Name: Course: Tutor: Date: A Critical Exploration of Female Slaves’ Condition as Depicted in Harriet Jacobs’ “Incidents in the Life of a Slave Girl” In the narrative, "Incidents in the Life of a Slave Girl", a former escaped slave, Harriet Jacobs depicts the lives of the female slaves with the cruelties and brutalities they had had to undergo during the era of slavery…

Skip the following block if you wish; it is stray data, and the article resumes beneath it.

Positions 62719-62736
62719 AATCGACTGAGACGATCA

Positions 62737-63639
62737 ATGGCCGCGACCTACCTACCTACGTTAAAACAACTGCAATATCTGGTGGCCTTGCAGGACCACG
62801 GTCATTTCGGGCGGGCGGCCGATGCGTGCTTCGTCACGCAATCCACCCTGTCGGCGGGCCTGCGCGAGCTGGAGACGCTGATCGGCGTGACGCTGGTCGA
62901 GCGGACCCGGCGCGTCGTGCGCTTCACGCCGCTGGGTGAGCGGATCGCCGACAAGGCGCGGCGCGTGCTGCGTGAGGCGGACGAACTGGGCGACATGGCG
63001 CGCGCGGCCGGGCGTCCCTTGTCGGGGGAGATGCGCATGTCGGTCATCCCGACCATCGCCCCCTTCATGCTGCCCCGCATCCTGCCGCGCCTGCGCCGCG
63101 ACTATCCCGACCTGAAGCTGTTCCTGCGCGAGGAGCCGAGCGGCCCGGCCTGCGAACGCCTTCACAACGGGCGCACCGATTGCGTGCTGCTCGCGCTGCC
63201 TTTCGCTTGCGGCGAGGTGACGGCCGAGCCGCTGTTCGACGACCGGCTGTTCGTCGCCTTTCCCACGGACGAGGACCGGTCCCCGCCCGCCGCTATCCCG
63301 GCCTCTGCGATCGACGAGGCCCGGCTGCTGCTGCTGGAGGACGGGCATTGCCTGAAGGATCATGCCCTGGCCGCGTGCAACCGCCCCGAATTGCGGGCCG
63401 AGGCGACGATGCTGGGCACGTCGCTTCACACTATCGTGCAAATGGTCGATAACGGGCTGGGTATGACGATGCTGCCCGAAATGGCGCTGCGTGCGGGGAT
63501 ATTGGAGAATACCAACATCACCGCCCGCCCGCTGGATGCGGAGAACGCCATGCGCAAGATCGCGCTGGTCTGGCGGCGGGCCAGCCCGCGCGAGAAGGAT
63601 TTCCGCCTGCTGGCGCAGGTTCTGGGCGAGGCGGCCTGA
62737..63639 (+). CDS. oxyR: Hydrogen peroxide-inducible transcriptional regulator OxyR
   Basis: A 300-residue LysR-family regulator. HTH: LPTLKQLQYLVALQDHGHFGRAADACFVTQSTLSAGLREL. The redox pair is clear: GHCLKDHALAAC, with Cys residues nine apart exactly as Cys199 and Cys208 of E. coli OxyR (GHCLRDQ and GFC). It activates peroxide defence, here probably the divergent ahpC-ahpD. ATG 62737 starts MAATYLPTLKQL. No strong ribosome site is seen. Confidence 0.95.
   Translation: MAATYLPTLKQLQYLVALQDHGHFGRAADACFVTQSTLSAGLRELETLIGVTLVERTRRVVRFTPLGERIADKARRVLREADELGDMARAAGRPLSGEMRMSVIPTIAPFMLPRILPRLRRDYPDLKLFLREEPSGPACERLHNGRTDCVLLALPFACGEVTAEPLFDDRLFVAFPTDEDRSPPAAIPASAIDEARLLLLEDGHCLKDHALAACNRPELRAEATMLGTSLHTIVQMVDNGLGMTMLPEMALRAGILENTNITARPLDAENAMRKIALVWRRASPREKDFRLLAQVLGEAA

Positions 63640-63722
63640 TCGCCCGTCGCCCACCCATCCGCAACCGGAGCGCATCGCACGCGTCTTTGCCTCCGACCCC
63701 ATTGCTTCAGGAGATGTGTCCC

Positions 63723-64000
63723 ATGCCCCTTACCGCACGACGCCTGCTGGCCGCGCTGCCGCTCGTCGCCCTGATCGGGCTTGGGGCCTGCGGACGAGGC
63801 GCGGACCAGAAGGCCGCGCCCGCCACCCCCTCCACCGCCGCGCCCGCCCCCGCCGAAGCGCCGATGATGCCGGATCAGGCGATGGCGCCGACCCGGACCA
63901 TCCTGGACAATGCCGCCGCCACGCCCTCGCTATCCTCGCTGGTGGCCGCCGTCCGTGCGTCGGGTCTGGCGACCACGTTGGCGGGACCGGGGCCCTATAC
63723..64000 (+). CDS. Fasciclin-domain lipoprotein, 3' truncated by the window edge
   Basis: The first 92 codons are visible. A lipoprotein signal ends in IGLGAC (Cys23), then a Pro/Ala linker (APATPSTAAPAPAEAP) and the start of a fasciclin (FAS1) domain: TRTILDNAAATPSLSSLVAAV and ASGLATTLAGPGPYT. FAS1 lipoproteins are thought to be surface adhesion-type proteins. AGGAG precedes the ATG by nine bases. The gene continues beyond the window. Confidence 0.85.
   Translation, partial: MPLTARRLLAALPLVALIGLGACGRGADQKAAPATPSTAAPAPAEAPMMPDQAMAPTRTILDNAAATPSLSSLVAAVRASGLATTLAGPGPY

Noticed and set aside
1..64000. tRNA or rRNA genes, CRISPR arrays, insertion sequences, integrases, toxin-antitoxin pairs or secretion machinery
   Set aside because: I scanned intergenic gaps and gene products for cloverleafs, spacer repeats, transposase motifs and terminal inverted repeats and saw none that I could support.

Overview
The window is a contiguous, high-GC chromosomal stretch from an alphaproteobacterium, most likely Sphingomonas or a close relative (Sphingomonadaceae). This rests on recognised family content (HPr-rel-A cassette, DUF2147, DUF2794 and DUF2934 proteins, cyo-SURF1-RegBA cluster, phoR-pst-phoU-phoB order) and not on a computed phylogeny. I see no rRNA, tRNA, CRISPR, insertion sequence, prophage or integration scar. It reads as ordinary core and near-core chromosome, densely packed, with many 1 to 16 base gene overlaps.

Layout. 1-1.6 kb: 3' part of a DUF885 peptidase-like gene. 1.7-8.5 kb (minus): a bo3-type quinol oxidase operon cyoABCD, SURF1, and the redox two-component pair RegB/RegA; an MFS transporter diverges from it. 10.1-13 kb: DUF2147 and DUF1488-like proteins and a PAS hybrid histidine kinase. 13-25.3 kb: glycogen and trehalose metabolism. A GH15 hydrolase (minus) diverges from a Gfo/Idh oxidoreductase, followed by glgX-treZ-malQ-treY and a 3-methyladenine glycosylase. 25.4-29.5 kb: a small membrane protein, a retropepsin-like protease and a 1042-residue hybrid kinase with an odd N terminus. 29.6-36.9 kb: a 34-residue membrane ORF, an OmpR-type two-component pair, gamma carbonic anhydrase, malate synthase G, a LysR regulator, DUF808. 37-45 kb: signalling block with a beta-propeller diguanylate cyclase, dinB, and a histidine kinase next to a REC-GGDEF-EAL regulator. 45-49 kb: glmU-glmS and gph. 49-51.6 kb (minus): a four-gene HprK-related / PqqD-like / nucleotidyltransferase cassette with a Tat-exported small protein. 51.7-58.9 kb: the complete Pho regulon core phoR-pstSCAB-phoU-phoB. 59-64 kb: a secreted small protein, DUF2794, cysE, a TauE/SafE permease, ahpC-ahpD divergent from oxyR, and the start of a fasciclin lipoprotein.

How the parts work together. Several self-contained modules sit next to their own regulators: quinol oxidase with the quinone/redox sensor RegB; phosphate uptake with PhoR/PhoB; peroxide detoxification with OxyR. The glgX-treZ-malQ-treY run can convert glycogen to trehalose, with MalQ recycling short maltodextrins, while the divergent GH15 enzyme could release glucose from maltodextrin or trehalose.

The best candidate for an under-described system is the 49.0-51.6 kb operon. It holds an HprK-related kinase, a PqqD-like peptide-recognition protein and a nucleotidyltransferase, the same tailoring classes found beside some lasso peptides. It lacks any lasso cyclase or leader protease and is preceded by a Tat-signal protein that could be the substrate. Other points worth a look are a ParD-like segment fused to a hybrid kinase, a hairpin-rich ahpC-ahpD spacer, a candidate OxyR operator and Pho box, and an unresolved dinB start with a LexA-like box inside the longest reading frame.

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It is because in male dominated society, female slaves were the worst sufferers of male lust. Also since women’s financial contribution was equal to their male counterparts’, they were often neglected the allowances which were normally granted to the male slaves. In the narrative, Jacob upholds the fact that the nineteenth century society was, in the first place, very much discriminatory to women. On top of it, slavery would permit the male dominated society to exert their brutal desires over the female slaves to the fullest extent. Such brutal treatment would never hold them accountable. In the narrative, Jacob shows that the evil of slavery puts the despotic males at the control of humanly institutions like motherhood, womanhood, etc. Therefore, the slave-owners not only denied humanity by continuing slavery, but also reached the extent to oppose the most sacred institution of womanhood as well as motherhood. When Jacob says that “Slavery is terrible for men; but it is far more terrible for women…Superadded to the burden common to all, they have wrongs, and sufferings, and mortifications peculiarly their own” (Jacobs 23), she refers to a masculine but horrible face of slavery in the context of femininity. In addition to what the slaves, whether they are male and female, suffer from, a female slave has to suffer vehemently from a torrent of emotional anguish first as an object of lust and then as a mother. Different from other slave narratives, Jacob has used the scope to view slavery from a quite different angle. Jacob notes that most of the lave narratives of her era have a common pattern of depicting the graphic details of whipping, physical torturing, etc. Subsequently these narratives uphold a dangerous escape of their slave protagonists to the North. But Jacob depicts a quite different situation for a female slave. She shows that for a female slave, any attempt to escape from the slavery was more of a heart-piercing dilemma because of their progenies. She could neither endure the torture nor leave their children behind and run away. So, their only way was to submit to their fate. But when other women would let themselves collapse under the crushing torture of slavery, Linda retains her mental strength to oppose Mr. Flint’s desire. Linda’s mental strength is evident in a speech: “When he told me that I was made for his use, made to obey his command in every thing; that I was nothing but a slave, whose will must and should surrender to his, never before had my puny arm felt half so strong” (Jacobs 46). Indeed, this simple comment of Linda tends to summarize the gist of the whole narrative as well as of the evil of slavery in American society during the early nineteenth century. It can be viewed from different perspectives and angles. As a mother, Linda violently fights against slavery. She wants to save her children from the evil of slavery. She plays hoax on Mr. Flints in order to attain freedom for her children, Benny and Elena. She had to spend innumerous sleepless night in the tight attic in which she can hardly stand. But her only pleasure is that she can see her run around her Aunt Martha’s house freely. Indeed, for any male reader, such sacrifice may seem to be something mere, but the pains, sufferings and angst she undergoes during those days of slavery are